Penance , or penance ( dr. Greek ἐπι-τῑμία - “punishment, punishment” , lat. Poenitentia ) - a type of church punishment for the laity in the Christian Church; the value of moral-corrective measures.
In the Orthodox Church
In Orthodoxy, penance is not considered God's satisfaction for sins , and it can not be imposed on the penitent, who sincerely repents and promises not to repeat sins. At present, in Orthodoxy, penance is rarely imposed, and mainly on those who persist in some kind of sin, and if the priest is convinced that penance will not lead to despair , nor to laziness and neglect. The imposed penance cannot be beyond the capabilities of man. Orthodox canon law defines penance not as a punishment or punitive measure for committed sins, but as "spiritual healing." It is important to consider that penance is not an absolute necessity when confessing. The degree and duration of penance is due to the severity of sinful crimes, but depends on the discretion of the confessor. The severe penances provided by the ancient canons (long-term excommunication from the sacrament , even the order to pray not in the temple, but on the porch, etc.), are currently practically not used. A special “Prayer over permissible from prohibition” is read over the person who has performed penance, through which he is fully restored to his “church rights”. In pre-revolutionary Russia, there was, moreover, penance imposed by a civil court on the basis of criminal laws for apostasy, sacrilege, false oath, and some serious moral crimes. Unlike the penance prescribed by the confessor, it had a certain meaning of punishment. The methods of its execution and control were carried out by the diocesan authorities, which received a court decision.
The monastery penance was known as "the exile to the monastery under the beginning." The time of the link was indicated by a definite period - for a year or two, or indefinite - “before the decree”, “the woman will come to feeling”. Those responsible for marriage affairs were subjected to the same punishment. The most common and widespread penance of the first half of the 19th century, appointed by the consistory, was obeisances. The number of bows was different (from 150 to 1000), but no more than 100 had to be done at a time. The condemned to the bows had to put them on the altar of that cathedral or city in whose county he lived.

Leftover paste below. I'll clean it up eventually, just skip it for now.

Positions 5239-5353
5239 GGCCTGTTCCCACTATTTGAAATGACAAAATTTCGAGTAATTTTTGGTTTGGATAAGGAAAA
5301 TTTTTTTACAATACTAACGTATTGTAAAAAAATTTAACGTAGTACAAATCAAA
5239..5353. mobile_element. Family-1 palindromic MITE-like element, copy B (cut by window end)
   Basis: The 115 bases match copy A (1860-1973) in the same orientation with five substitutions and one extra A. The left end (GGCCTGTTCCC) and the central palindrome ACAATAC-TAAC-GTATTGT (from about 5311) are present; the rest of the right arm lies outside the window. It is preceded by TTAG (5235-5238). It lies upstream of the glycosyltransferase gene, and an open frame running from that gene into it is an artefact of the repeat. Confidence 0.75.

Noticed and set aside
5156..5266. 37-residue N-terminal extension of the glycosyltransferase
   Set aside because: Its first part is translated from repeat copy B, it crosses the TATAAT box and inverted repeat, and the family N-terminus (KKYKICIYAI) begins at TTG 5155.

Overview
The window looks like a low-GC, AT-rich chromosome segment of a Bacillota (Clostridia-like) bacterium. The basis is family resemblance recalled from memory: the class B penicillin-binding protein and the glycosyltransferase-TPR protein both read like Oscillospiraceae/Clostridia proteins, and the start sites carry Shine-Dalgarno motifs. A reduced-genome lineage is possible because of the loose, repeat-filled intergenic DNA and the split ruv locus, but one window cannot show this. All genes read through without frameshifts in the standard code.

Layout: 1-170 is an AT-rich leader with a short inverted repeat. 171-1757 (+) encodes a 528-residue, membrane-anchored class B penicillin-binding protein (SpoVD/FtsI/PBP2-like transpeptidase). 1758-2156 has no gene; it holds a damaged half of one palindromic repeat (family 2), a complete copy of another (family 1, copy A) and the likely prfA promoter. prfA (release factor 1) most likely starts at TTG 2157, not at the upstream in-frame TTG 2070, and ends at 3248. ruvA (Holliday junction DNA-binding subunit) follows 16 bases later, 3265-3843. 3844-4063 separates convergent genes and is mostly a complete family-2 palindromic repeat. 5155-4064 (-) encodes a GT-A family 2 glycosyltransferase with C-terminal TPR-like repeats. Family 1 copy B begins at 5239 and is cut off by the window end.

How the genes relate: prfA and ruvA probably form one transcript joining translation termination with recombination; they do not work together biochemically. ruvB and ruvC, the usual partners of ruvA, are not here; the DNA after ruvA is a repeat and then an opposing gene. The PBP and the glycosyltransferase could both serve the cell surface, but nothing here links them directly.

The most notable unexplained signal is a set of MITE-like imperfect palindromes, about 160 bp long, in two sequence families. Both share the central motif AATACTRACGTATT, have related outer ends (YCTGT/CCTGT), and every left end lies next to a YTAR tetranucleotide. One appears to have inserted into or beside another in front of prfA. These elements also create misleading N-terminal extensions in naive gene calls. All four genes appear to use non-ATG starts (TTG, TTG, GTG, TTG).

- Excommunication from the Eucharist
In Orthodoxy, penance, consisting in excommunication from participation in the Eucharist , was appointed for sins explicit and more important. There was such an indication of the rules of the Holy Fathers regarding the terms of excommunication:
- to heretics and schismatics - until they renounce their delusions,
- blood mixers - for 12 years,
- adulterers - from 9 to 15 years old,
- killers - up to 25 years old,
- husbands up to 15 years old,
- to livestock - up to 15 years or until the end of life,
- oath - criminals - up to 10 years,
- wizards - up to 25 years old,
- grave diggers - for 10 years.
In the Catholic Church
In the Latin rite of the Catholic Church, penance is appointed as a priest to a penitent, usually during each confession. Except in special cases, penance consists in reciting a certain number of prayers.
- Prot. Vladislav Tsypin //. Penance // Orthodox Encyclopedia . - M .: Church Scientific Center "Orthodox Encyclopedia" , 2008. - T. XVIII. - S. 533-535. - 752 s. - 39,000 copies. - ISBN 978-5-89572-032-5 .
- Markov N.F. Epitimia // Orthodox Theological Encyclopedia . - SPb. : Edition of Petrograd. Appendix to the spiritual journal "Wanderer", 1904. - V. 5. - St. 475
- Complete Church Slavonic Dictionary (Archpriest G. Dyachenko), p. 175
- Penance // Brockhaus and Efron Encyclopedic Dictionary : in 86 volumes (82 volumes and 4 additional). - SPb. , 1890-1907.
- Bulgakov S.V. Handbook of Sacred Church Ministers. Moscow, 1993.T. II. S. 1115-1122.
- Archbishop Plato (Thebes) . About penance.
- Archpriest Gennady Nefedov. Textbook on liturgics. About penances
- Nicodemus (Milash) . Rules of the Holy Apostles and Ecumenical Councils with interpretations. Rule 5 of the Holy Apostles